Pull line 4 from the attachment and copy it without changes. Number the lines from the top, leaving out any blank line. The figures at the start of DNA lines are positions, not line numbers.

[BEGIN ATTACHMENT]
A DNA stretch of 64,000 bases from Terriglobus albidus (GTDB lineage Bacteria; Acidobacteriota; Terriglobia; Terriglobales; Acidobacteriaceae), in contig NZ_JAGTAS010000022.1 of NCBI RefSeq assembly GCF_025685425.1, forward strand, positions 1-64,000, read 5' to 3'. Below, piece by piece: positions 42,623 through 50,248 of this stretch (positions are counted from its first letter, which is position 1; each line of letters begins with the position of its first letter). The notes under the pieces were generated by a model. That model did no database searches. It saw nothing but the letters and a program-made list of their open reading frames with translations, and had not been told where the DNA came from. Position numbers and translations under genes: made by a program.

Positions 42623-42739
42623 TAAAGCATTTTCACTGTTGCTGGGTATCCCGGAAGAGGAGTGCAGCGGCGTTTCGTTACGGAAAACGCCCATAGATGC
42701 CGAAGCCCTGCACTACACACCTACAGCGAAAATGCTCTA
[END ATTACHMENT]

42701 CGAAGCCCTGCACTACACACCTACAGCGAAAATGCTCTA